WASHINGTON, July 12 (Xinhua) -- A study published on Thursday in the journal Science showed that there are actually two spindles during an embryo's first cell division in mammals, one for each set of parental chromosomes.
The textbook-changing findings meant that the genetic information from each parent is kept apart throughout the first division, as it was long thought that initially, one spindle is responsible for segregating the embryo's chromosomes into two cells.
This dual spindle formation might explain the high error rate in the early developmental stages of mammals, spanning the first few cell divisions.
"We already knew about dual spindle formation in simpler organisms like insects, but we never thought this would be the case in mammals like mice. This finding was a big surprise, showing that you should always be prepared for the unexpected," said Jan Ellenberg, the group leader at European Molecular Biology Laboratory (EMBL) who led the project.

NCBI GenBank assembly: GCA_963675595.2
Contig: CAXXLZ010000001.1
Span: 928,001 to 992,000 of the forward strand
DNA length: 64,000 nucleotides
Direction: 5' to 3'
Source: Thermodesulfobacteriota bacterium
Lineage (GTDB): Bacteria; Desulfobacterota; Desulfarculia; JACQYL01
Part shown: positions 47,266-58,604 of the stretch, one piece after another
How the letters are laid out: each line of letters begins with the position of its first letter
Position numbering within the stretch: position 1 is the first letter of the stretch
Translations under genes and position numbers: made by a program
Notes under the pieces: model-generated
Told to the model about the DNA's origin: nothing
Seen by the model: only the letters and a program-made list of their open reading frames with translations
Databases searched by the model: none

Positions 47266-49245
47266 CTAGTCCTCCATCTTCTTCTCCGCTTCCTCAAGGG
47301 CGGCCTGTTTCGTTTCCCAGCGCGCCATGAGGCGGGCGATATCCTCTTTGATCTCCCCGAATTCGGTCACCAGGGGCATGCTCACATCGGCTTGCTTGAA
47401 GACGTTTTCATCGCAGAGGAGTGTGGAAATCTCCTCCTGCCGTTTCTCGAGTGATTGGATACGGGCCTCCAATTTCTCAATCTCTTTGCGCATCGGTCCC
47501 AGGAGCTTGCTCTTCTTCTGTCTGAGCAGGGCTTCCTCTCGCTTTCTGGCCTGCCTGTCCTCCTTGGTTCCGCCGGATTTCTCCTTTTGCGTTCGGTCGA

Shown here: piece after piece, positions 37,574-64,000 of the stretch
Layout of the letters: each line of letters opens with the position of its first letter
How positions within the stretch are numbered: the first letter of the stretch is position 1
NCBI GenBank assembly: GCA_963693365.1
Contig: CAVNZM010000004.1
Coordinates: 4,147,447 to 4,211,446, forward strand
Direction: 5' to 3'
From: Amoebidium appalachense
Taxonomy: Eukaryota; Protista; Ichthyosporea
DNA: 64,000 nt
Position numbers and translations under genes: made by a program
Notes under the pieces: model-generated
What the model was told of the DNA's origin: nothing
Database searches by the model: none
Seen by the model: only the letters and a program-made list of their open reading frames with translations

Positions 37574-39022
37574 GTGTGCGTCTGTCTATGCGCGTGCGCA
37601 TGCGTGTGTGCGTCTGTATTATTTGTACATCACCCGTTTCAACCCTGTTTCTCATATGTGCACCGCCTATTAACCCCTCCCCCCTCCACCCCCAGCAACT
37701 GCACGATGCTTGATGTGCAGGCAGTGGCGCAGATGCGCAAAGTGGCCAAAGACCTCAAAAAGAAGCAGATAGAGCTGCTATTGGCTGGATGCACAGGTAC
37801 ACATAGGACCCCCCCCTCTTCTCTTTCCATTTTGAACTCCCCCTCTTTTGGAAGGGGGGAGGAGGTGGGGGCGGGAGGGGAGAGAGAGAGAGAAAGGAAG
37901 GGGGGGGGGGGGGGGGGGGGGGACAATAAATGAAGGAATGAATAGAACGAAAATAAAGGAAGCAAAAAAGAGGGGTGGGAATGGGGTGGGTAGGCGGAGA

The spindle is made of thin, tube-like protein assemblies known as microtubules and during mitosis of animal cells, groups of such tubes grow dynamically and self-organize into a bi-polar spindle that surrounds the chromosomes, according to the researchers.
Mitosis is the process of cell division, when one cell splits into two daughter cells. The microtubule fibers grow toward the chromosomes and connect with them, in preparation for chromosome separation to the daughter cells.
Previously, scientists noted that parental chromosomes occupying two half-moon-shaped parts in the nucleus of two-cell embryos, but it wasn't clear how this could be explained.
"First, we were looking at the motion of parental chromosomes only, and we couldn't make sense of the cause of the separation," said Judith Reichmann, scientist at EMBL and the first author of the paper.
"Only when focusing on the microtubules, the dynamic structures that spindles are made of, could we see the dual spindles for the first time," said Reichmann.
"The dual spindles provide a previously unknown mechanism and thus a possible explanation for the common mistakes we see in the first divisions of mammalian embryos," said Ellenberg.
Such mistakes can result in cells with multiple nuclei, terminating development, according to Ellenberg.